The Well-Tempered Ear

Classical music: Should your playing slow down or speed up when an audience seems bored?

July 9, 2015

By Jacob Stockinger

So there was The Ear, working at home and listening to “The Writer’s Almanac,” which airs weekdays at 1 p.m. on Wisconsin Public Radio.

And famed host Garrison Keillor was quoting composer Gustav Mahler (below) on the occasion of Mahler’s birthday.

Yes, the literary program moved beyond writers to musicians and other artists, scientists and historical events long ago.

Gustav Mahler big

Here is what Keillor (below)  said:

Garrison Keillor

Gustav Mahler, who was a famous and highly respected opera and orchestra conductor as well as a major composer,  said, “If you think you are boring the audience, go slower -– not faster.”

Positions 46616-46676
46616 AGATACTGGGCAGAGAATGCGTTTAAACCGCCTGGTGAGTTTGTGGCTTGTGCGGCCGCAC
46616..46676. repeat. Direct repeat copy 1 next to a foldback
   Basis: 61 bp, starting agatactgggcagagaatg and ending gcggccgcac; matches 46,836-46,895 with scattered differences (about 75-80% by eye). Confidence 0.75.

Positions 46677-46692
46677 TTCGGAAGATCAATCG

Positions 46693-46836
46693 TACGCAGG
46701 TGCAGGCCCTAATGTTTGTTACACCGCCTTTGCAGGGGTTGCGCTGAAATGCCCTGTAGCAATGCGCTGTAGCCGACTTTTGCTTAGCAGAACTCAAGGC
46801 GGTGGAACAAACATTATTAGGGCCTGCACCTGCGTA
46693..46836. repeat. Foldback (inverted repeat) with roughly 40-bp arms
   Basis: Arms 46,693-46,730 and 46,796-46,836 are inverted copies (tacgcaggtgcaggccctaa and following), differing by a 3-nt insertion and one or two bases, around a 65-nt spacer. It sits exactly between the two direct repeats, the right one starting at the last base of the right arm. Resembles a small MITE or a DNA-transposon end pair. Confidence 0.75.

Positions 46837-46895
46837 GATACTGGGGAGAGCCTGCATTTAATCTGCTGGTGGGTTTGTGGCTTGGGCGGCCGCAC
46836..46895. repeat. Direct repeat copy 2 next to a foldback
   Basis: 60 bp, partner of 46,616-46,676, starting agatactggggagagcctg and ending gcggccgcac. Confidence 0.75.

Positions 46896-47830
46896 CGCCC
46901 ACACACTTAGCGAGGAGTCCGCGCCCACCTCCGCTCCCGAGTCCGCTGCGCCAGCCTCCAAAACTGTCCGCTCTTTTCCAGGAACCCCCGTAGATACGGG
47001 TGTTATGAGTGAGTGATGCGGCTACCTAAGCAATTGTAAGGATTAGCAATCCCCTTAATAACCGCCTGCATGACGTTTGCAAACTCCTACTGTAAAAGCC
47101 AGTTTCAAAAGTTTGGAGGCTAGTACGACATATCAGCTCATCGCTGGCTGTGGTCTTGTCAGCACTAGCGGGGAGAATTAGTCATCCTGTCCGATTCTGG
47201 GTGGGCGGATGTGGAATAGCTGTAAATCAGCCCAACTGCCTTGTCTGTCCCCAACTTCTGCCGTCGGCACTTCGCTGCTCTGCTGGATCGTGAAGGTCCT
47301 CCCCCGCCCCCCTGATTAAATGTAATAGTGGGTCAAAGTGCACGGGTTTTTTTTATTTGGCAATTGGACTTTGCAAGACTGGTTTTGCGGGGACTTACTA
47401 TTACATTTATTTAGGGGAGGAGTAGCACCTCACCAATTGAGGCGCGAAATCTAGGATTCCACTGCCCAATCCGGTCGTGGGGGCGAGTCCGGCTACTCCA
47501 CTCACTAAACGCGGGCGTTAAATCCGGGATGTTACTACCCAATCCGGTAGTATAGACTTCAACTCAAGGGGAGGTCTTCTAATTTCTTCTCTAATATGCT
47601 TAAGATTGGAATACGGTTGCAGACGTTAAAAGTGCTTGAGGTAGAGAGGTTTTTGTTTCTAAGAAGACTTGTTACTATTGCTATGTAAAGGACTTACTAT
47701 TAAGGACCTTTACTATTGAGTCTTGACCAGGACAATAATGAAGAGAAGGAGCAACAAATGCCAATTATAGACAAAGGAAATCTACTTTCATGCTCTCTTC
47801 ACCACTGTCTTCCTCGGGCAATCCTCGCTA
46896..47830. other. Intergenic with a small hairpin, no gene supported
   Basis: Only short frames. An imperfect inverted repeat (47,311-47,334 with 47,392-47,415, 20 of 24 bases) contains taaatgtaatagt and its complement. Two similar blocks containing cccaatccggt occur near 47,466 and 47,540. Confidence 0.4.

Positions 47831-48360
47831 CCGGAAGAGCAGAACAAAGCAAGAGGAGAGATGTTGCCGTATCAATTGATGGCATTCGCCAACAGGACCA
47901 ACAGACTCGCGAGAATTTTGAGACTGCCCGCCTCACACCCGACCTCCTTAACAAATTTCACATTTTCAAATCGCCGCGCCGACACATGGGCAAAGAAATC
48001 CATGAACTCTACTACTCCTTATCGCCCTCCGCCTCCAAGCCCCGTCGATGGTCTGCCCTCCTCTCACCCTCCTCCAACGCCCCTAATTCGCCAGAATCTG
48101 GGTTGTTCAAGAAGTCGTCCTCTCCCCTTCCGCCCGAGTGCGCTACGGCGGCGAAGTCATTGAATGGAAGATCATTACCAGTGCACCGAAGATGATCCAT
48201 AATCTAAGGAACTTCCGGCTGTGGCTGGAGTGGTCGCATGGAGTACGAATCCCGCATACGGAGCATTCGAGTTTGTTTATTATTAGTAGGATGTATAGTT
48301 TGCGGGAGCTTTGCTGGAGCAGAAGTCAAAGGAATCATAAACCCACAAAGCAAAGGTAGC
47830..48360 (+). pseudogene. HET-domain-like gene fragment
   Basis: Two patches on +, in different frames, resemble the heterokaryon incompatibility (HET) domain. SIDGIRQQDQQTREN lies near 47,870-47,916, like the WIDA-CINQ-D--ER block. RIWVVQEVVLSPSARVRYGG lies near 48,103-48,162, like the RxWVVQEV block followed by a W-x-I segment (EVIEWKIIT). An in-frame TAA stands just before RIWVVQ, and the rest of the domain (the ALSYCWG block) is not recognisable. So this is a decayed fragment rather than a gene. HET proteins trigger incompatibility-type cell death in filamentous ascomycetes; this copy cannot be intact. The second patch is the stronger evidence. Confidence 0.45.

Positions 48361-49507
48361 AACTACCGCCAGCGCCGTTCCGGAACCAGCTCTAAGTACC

Hmm. Food for thought.

Now, that seems just the opposite of the experience so many of us have during practicing. That’s when slow repetition grinds us down and bores us and makes us long to speed up and hear the music up to tempo as it sounds in a real performance – as if we have already mastered the notes and can turn them into music.

So here is my question:

What do you think Mahler meant by what he said and why did he think playing more slowly works to relieve boredom?

And also: Do you agree with what Mahler said and can you think of a good example where slower is better and can you say why it is better?

The Ear wants to hear, preferably with a YouTube link to a specific performance of a specific work attached, in the COMMENT section.


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